A time series seasonal decomposition method was used to investigate the seasonality and trend of monthly imported CHIKV cases. This pattern was compared with the seasonality and trend of monthly overseas arrivals. A wavelet coherence analysis was applied to examine the transient relationships between monthly imported CHIKV cases and southern oscillation index (SOI) in time-frequency space. We found that the number and geographical distribution of countries of acquisition for CHIKV in travellers to Australia has increased in recent years. The number of monthly imported CHIKV cases displayed an unstable increased trend compared with a stable linear increased trend in monthly overseas arrivals. Both imported CHIKV cases and overseas arrivals showed substantial seasonality, with the strongest seasonal effects in each January, followed by each October and July. The wavelet coherence analysis identified four significant transient relationships between monthly imported CHIKV cases and 6-month lagged moving average SOI, in the years 2009–2010, 2012, 2014 and 2015–2016.

Conclusion/Significance

High seasonal peaks of imported CHIKV cases were consistent with the high seasonal peaks of overseas arrivals into Australia. Our analysis also indicates that El Niño Southern Oscillation (ENSO) variation may impact CHIKV epidemics in endemic regions, in turn influencing the pattern of imported cases.

Author summary

Chikungunya virus (CHIKV) is mosquito-borne virus circulating in tropical and sub-tropical areas of the globe. Infected travellers from CHIKV-affected areas can initiate outbreaks and epidemics in countries where vector mosquitoes are present. Greater understanding of the pattern of imported cases is required to facilitate risk assessment of CHIKV outbreaks. We investigated the temporal pattern of imported CHIKV cases relative to the pattern of overseas arrivals. We also tested whether variability in El Niño Southern Oscillation (ENSO) can predict the import of CHIKV cases in Australia. We found that the number of monthly imported CHIKV cases displayed an unstable increased trend versus the stable linear increased trend observed in monthly overseas arrivals. Both the numbers of imported CHIKV cases and overseas arrivals showed substantial seasonality. High seasonal peaks of imported CHIKV cases were consistent with the high seasonal peaks of overseas arrivals into Australia. We also identified four significant transient relationships between ENSO variability and CHIKV importation. Our results suggest ENSO may impact the occurrence of CHIKV epidemics in endemic regions, in turn influencing the pattern of imported cases.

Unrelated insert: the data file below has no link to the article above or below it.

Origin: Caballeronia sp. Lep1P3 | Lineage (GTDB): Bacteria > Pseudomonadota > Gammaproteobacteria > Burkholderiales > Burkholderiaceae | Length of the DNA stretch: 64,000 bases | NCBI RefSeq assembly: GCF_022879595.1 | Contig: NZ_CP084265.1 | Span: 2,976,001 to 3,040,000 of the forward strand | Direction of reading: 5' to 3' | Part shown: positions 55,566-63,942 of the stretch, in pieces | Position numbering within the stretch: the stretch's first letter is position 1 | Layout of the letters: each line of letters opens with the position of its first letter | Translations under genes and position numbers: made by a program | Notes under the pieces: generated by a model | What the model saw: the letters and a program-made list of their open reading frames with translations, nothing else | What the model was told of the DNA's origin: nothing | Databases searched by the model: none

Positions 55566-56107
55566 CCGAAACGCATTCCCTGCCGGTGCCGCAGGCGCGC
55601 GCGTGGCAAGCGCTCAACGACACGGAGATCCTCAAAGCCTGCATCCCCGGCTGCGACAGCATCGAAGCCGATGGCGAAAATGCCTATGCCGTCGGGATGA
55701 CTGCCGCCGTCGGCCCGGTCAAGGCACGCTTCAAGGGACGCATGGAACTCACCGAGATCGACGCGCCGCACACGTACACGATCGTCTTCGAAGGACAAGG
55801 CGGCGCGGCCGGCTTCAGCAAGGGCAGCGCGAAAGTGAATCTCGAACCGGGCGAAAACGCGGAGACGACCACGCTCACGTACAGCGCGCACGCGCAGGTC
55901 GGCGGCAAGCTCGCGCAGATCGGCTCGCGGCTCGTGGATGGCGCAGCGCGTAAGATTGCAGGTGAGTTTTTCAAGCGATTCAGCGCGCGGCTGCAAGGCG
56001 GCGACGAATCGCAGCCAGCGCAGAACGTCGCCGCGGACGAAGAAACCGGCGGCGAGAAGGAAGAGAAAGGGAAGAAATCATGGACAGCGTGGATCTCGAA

Introduction